Book review: ‘Sipping Whiskey in a Shallow Grave,’ by Mark Mitten
Summit Daily News
The Old West ethos of Colorado’s spirited past is never too far away, even in our modern world. Around nearly every corner is a reminder of the dynamic history of our frontier state, whether it’s an amber-colored mine tailing, a tumbled-down homestead or a rusted mile of barbed-wire fencing. And even though the sophisticated inhabitants of contemporary Colorado live cheek by jowl with the state’s history, the allure of those glory days has not faded.
In his recent book “Sipping Whiskey in a Shallow Grave,” author Mark Mitten deftly recreates the gritty charm of Colorado in the late 1800s, complete with bank robbers, cattle rustlers and cowhands, all interspersed with famous real-life characters from some of Colorado’s most notorious environs. Evocative imagery of Colorado’s roller-coaster seasonal changes places the reader firmly into each setting, and the clever use of suggestive smells and sights set a very cinematic stage. Included in “Top Ten Recent Frontier Fiction of 2013,” the novel is permeated with vivid depictions of Colorado’s varied landscapes, including familiar settings such as Leadville, Grand Lake and Ward. But, unlike many tales of that era, “Sipping Whiskey in A Shallow Grave” pays the greatest honor to Colorado’s legacy of ranching.
In 1887, the state was at a crossroads, and vast quantities of previously open rangelands were being ringed with fences, impacting the livelihoods of many stalwart young cowboys, including some who knew nothing other than their transient lifestyles. Employing easy, rustic dialogue and seamlessly converging the various story arcs into a dramatic climax, Mitten awakens images of “Gunsmoke” and “The Magnificent Seven,” painting thrilling scenes of vigilante justice, with posses on the trail of outlaws on the run, as well as the more mundane realities of frontier living, namely the dusty drudgery of rough vaquero living, with its campfire cooking, saddle sores and dangerous stampedes.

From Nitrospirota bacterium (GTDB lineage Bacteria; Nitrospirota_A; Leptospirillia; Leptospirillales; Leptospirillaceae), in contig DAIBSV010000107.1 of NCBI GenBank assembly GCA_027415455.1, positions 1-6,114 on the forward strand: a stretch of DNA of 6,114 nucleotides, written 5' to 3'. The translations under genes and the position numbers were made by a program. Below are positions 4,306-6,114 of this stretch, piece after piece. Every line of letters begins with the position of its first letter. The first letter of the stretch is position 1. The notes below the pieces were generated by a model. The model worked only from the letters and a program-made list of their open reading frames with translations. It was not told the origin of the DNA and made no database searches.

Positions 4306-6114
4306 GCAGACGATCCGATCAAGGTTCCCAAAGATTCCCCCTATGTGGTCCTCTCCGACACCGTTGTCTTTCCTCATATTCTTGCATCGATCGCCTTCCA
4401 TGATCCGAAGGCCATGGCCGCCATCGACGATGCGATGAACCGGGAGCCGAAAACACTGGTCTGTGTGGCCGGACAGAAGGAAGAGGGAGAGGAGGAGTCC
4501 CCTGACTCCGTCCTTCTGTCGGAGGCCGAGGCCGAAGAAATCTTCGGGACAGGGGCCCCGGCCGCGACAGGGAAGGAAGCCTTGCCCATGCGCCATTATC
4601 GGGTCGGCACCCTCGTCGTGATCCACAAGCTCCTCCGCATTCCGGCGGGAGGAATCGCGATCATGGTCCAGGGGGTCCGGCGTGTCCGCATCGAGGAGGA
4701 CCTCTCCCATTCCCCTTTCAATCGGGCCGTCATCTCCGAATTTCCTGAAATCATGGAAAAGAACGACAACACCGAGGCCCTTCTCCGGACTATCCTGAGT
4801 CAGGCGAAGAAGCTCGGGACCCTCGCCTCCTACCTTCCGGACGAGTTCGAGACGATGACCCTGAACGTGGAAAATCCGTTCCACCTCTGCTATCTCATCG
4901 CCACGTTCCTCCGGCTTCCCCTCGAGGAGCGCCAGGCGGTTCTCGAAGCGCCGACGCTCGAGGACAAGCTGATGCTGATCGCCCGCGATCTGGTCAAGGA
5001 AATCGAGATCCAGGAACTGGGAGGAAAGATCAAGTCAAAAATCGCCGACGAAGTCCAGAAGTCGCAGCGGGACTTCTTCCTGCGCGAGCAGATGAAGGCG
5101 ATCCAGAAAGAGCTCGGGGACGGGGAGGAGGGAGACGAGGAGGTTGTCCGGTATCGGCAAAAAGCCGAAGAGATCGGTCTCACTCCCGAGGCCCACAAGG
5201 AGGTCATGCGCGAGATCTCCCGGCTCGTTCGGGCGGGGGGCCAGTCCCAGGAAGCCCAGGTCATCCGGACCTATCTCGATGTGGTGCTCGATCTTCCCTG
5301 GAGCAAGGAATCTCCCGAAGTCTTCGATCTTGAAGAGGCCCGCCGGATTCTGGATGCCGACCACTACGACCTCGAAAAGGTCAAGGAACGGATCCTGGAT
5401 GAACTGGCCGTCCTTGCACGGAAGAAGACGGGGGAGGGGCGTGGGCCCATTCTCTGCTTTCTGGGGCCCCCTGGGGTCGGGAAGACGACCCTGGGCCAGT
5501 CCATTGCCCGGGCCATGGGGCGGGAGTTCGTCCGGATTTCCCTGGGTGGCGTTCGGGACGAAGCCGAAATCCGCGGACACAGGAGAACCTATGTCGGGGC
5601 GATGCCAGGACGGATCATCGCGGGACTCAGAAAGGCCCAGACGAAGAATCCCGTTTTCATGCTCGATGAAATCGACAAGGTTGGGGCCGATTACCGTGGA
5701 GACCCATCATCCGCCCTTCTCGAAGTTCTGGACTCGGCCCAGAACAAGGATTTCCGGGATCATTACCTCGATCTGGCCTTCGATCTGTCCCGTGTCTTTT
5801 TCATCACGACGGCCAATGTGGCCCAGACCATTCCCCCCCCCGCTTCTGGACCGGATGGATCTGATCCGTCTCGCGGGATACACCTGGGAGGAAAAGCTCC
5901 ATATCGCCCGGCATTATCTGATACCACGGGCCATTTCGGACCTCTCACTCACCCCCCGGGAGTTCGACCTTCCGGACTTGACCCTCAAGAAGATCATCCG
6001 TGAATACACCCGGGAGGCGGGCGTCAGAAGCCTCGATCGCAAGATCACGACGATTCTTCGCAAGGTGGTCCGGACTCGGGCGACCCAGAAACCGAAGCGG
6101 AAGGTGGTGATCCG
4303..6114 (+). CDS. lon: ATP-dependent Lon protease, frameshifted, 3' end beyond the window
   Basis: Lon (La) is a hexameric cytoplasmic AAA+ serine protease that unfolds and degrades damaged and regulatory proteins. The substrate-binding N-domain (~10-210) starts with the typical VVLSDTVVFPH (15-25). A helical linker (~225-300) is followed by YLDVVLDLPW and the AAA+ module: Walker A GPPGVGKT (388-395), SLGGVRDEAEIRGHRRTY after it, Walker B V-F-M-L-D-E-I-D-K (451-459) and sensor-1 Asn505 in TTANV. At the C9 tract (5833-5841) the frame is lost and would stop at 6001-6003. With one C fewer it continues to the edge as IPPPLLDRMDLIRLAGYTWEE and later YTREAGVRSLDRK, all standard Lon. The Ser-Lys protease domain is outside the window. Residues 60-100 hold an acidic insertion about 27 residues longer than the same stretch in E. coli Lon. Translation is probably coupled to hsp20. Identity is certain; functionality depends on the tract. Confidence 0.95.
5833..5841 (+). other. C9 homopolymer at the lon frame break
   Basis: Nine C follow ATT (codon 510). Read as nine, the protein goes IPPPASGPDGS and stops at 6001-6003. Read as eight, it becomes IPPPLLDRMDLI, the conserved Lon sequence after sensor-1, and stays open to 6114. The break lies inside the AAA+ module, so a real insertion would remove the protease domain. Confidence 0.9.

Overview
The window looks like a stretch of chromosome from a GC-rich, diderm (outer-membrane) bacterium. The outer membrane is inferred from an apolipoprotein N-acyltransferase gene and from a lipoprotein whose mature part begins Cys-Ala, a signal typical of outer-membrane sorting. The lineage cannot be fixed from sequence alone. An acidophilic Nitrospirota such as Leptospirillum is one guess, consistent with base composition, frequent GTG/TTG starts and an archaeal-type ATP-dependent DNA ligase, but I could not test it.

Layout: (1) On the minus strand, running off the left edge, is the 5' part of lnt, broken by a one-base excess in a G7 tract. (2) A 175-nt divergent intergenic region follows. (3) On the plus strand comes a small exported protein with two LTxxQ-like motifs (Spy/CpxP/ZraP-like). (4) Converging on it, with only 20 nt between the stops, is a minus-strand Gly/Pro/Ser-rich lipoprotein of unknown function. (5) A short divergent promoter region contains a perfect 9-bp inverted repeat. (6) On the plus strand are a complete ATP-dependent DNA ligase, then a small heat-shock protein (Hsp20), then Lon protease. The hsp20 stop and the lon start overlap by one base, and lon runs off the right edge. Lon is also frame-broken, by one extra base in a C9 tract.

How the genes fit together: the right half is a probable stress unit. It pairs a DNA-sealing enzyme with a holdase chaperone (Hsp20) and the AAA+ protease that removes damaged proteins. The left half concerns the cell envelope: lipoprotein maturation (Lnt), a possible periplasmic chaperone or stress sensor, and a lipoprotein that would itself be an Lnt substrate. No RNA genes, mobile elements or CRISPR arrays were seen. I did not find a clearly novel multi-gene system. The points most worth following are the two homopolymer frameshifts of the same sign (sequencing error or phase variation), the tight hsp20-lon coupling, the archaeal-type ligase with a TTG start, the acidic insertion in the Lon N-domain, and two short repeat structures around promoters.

Room is made for the gentler sex, and romances blossom, pulling several saddle-weary cowpunchers into the slower lifestyles of homesteading. The likes of Baby Doe Tabor, Doc Holliday and Father Dyer make appearances, anchoring the narrative in the real history of the tumultuous era.
Certain to be a favorite of equestrians, modern ranchers and history buffs, “Sipping Whiskey in a Shallow Grave” is a reminder of the divergent yet interconnected histories and topographies of Colorado.
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